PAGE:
Review by: Topo Sanchez
SCUM Rating: ★ ★ ★ ★ ☆
Painless is the impressive directorial debut of Spanish director Juan Carlos Medina, and what a brave debut it is. Set in Catalonia, the film is essentially a double tale — one set in the 1930s through to the 60s, and the other in modern day Spain — that is intricately woven into one.
Medina pulls no punches and opens the film with a truly disturbing scene that is bound to shut up any annoying chatter lingering in the cinema after the light goes out. (maybe all films should have an opening sequence with this effect!) A little girl finds her friend, Ines, in the forest playing with fire. Ines’ right hand is covered in flames but she looks bemused at the sight. Ines then signals her friend to come play with her, and pours kerosene over her head before reaching out to hold her hand. Needless to say, her friend didnt find it as amusing.
Cut to modern day Spain. An overworked surgeon David Martel is taking his pregnant wife for a long overdue holiday. Dozing off at the wheel, they got into a serious accident which left the wife dead and their 6-month old baby on life support system. Because of this accident, David discovers that he suffers from leukemia and is in need of a bone marrow transplant urgently. To minimize the risk of his body rejecting the donor tissue, he isadvised to get the transplant from someone biologically similar, namely his parents.
Deciding to go through with the transplant procedure for the sake of his newborn, David is devastated to find out that his mom and dad are not his actual biological parents, and therefore not able to be donors. Recovering from the shock of the double blow, he sets out to track down his real parents and uncover the truth.
Meanwhile, in 1930 civil-warring Spain, a special group of children is discovered and sent to an asylum for treatment. Like Ines from the opening scene, these children does not have the ability to feel any physical pain. The star of the show, Benigno, was found eating his own flesh to satiate his hunger. The director of the asylum ordered each child to be restrained in a straitjacket (Benigno had an additional gag to prevent him from any more unscheduled ‘snacks’) and kept in isolation in individual cells to prevent them from hurting themselves. This went on for a few years, until a nurse decides to write a letter to a famous German scientist, Dr. Holzmann, to ask for help. Being a jew seeking refuge from the Third Reich, Dr. Holzmann agrees to help treat the children in exchange for food and shelter.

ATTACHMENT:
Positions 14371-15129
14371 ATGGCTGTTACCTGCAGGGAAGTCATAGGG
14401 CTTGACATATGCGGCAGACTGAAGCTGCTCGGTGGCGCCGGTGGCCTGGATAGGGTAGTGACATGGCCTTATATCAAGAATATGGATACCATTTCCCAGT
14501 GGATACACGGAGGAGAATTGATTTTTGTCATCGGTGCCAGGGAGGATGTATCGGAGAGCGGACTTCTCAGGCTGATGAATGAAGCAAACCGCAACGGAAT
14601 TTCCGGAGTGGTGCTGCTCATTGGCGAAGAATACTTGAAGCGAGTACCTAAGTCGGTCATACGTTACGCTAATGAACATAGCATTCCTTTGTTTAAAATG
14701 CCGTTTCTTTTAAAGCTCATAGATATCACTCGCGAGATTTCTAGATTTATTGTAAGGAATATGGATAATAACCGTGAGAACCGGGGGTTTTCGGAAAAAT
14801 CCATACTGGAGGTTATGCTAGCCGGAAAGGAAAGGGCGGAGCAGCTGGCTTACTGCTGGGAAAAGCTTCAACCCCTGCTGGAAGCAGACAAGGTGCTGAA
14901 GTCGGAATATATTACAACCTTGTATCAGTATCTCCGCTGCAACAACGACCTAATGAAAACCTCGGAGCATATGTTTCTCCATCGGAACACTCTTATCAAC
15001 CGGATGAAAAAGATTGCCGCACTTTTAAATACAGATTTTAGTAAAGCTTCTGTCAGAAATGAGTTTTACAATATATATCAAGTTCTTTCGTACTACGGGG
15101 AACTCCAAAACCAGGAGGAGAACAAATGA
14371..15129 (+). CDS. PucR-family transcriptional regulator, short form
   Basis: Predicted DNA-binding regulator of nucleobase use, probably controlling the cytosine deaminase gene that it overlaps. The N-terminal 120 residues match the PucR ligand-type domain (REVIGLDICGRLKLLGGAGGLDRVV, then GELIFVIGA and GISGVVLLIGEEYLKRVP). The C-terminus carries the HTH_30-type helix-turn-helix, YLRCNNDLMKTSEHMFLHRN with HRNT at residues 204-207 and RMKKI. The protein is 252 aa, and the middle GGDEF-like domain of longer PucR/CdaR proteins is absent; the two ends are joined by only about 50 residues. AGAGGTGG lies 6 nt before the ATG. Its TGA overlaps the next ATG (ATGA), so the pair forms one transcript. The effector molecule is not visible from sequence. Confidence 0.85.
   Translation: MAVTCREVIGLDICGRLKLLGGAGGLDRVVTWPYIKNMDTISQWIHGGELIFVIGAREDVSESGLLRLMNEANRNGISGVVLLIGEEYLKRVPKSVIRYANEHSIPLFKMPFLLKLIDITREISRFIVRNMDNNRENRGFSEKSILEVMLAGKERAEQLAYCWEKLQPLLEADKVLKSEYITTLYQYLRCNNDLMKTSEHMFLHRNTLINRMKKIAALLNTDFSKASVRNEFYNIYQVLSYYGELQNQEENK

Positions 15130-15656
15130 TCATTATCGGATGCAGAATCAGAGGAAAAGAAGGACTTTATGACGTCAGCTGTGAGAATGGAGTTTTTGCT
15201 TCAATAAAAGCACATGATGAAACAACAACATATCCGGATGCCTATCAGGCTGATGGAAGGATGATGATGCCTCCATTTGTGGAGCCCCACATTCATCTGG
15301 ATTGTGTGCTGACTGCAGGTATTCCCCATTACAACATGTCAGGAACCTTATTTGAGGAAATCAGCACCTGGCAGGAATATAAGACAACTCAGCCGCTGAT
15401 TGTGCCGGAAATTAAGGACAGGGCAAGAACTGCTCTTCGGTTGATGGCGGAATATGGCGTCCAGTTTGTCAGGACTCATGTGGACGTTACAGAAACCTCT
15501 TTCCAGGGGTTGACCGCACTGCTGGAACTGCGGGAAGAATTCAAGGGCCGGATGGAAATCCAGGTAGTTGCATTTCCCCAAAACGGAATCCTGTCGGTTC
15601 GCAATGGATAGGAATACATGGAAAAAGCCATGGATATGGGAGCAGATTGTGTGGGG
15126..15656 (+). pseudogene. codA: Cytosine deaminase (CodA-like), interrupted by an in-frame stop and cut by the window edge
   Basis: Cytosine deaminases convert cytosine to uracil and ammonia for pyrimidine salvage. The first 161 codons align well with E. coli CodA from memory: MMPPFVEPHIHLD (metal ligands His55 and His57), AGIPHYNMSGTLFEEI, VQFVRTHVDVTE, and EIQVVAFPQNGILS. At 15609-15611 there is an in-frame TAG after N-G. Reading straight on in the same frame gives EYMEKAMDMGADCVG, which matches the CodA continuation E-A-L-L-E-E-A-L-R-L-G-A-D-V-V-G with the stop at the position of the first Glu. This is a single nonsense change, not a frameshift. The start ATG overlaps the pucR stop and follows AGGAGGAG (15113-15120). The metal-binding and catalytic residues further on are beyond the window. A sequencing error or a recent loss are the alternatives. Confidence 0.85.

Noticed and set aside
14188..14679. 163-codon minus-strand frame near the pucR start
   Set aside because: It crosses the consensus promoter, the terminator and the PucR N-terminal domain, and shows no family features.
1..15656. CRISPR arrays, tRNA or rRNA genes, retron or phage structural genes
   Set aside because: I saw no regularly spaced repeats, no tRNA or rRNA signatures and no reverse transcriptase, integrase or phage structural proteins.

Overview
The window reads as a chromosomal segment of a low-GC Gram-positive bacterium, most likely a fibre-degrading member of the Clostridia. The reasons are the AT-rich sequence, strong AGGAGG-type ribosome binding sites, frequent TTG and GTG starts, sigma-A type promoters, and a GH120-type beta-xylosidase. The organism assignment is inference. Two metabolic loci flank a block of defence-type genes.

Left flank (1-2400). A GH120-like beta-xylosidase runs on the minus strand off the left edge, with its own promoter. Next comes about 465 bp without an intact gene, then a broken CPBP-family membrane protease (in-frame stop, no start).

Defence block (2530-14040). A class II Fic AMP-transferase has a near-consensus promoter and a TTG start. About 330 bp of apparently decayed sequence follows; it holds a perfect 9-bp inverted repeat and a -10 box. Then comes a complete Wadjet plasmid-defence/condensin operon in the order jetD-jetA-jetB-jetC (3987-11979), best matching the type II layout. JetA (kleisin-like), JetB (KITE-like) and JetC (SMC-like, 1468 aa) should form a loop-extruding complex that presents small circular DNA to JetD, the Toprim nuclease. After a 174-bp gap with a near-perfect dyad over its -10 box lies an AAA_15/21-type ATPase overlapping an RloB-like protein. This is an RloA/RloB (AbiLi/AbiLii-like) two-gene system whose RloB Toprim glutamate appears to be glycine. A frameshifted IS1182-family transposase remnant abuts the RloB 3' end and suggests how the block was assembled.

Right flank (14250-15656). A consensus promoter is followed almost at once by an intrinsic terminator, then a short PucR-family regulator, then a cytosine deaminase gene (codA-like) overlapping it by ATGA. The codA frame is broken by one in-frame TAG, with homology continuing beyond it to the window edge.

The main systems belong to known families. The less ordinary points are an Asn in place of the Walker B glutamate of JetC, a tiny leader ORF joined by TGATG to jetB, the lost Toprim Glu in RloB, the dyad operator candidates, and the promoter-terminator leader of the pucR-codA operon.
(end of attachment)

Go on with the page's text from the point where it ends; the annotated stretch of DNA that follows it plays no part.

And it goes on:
As the treatment progresses, Dr. Holzmann notices Benigno to be different from the other kids. He seems to be gifted with a superior intellect and motor skills, and demonstrates this when he skilfully performs an operation on a puppy to remove a tumour from its kidney. But the director of the asylum will hear none of it and even labels Benigno as possibly the most dangerous troublemaker of the lot. He denies Benigno any further contact from the German doctor after a horrific incident involving a nurse getting her archilles heel slashed (ouch!).
Director Medina masterfully plays with the concept of time while weaving the two tales – one from the past charging forward and the other from present day looking back. Benigno’s development into Berkano (watch for yourself to find out) is mirrored by the development of Spain’s own political climate from civil war to World War 2. On the other end, David’s search for his parents unpeels more and more layers of secrets from the past. Where will the two stories intersect? How is David related to the asylum?
I think this film works on many levels. It has an intriguing script, the makeup and film sets are amazingly detailed and the pace of the film is perfect because of the superb editing. Please do yourself a favour and watch this film!